Sunday, April 18, 2010

Writing The Novel

I'm writing my second novel, as noted in a previous post. I'm averaging more words per day on this one than on the last one. It's a higher per-day average than I've done in anything so far. I ascribe part of it to trying harder to write, write, write every work day. But part of it is that I've gotten better at stifling my interal critic.

I set a kitchen timer for sixty minutes, start it, and begin writing. For the next hour, I write--as non-stop as humanly possible. I don't revise, I don't delete anything and start over. I just write the current scene, transcribing it as simply and explicitly as possible. I try to stay in a "flow" state, trusting my process (or my subconscious, if you will) to be creative and to produce something worthwhile. After all, I have decades of experience at reading and watching fiction. I've soaked up the rules, just the same way I soaked up the English language as a small child, learning by immersion.

Now, like a child learning to speak, practice (and correction) are necessary. But that's what writing every day, and trying to produce workable short stories and novels is: practice. Artists practice. Musicians practice. Actors practice. Athletes practice. World-class examples of each of those spheres practice more than anyone else; they don't practice to get good, then stop. They practice to stay at the top of their game even after they've reached the pinnacle of their professions.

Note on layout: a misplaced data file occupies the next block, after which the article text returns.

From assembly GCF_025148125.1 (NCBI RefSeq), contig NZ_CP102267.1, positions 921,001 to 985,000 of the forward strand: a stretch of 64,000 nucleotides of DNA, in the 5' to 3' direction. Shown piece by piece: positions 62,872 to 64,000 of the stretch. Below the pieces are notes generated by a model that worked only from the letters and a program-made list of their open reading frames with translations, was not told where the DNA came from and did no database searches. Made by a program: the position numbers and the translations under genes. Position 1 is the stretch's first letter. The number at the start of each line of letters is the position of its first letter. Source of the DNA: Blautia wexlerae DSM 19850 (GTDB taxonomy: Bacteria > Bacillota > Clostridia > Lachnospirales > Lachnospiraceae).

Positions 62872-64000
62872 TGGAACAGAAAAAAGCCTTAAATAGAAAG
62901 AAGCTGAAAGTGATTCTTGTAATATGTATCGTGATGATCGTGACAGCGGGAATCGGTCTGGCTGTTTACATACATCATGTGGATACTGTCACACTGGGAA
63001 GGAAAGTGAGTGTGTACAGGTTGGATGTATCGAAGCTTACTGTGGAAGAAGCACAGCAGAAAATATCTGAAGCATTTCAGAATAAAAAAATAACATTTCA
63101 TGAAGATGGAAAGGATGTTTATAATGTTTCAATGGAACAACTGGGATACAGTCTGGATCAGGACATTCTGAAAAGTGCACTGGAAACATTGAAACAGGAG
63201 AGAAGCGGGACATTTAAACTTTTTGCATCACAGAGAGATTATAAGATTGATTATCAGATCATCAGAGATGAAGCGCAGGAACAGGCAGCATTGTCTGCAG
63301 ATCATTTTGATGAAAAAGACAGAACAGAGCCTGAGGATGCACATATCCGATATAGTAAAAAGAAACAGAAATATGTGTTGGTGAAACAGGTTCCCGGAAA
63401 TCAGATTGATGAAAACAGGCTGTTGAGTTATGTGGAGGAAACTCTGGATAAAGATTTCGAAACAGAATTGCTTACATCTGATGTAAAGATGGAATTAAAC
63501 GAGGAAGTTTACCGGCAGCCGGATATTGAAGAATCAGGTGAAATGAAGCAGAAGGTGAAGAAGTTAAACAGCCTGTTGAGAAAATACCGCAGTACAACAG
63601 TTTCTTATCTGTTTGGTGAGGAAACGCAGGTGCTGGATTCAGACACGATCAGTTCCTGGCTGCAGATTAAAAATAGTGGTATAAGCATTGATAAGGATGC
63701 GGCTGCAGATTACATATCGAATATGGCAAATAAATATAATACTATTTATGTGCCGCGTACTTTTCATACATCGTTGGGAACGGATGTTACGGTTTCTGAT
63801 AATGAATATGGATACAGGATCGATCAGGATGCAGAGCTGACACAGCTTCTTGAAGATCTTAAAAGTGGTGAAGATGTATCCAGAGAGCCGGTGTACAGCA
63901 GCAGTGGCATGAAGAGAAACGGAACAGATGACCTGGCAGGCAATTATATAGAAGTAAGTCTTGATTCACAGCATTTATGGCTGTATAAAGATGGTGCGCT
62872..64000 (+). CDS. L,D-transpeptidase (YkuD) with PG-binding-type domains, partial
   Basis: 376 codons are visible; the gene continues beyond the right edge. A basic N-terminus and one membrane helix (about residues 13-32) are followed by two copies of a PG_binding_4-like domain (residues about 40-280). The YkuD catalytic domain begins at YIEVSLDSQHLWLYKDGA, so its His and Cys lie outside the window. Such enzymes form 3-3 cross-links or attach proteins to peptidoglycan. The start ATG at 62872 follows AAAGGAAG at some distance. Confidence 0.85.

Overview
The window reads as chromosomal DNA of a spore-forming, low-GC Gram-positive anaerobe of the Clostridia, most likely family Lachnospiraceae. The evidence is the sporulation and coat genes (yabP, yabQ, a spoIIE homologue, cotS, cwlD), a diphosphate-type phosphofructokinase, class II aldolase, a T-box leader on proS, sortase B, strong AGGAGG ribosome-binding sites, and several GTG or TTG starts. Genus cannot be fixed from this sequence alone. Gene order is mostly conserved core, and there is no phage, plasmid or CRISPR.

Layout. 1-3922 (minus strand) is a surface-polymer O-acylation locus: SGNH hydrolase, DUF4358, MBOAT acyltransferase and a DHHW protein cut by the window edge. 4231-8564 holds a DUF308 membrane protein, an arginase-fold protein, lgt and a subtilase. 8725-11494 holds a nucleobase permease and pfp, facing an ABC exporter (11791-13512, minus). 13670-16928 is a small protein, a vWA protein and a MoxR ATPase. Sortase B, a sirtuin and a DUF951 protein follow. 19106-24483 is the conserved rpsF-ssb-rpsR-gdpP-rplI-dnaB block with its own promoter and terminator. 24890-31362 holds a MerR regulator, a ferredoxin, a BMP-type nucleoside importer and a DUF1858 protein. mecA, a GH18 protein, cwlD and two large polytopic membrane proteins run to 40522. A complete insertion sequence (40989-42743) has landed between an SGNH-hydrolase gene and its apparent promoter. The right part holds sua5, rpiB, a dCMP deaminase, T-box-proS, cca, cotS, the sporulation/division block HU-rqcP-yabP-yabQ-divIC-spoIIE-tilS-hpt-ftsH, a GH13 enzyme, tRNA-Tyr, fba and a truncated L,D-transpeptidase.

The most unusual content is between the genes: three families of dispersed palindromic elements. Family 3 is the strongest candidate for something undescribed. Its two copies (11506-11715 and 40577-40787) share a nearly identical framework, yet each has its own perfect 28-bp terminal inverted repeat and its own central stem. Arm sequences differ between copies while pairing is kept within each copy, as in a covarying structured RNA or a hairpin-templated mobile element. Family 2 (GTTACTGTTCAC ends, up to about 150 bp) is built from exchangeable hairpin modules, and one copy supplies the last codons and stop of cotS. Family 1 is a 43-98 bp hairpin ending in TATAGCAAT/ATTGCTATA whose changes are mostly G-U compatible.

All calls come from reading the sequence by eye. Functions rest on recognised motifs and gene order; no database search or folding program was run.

Writing is no different. Every novel, every short story, every scene I write is practice. One of the great things about writing is that you can get paid to practice. Once you've reached minimal level of skill, enough to sell your work, you can continue to practice, and sell the results.

Ideally, I'm doing focused practice, working a specific skill or technique. Whether it's writing convincing dialogue, character voices, plotting, scene description, or some other facet of the writing, I try to focus on one skill or technique and consciously work to use/improve it. In my first novel, I focused on cliffhangers. I tried to end each hour-long writing segment, and each writing day (of several such hour-long writing intervals) on a cliffhanger of sorts. Not necessarily a classic cliffhanger--sometimes I simply stopped in mid-scene, so I could pick up again easily when I started the next writing interval. But I tried to end each scene with a real cliffhanger--a revelation, a threat, or both.

In this novel? Well, I'm not prepared to admit what I'm working on just now. Better not to reveal that until it's done. But there's practice going on.

No comments:

Post a Comment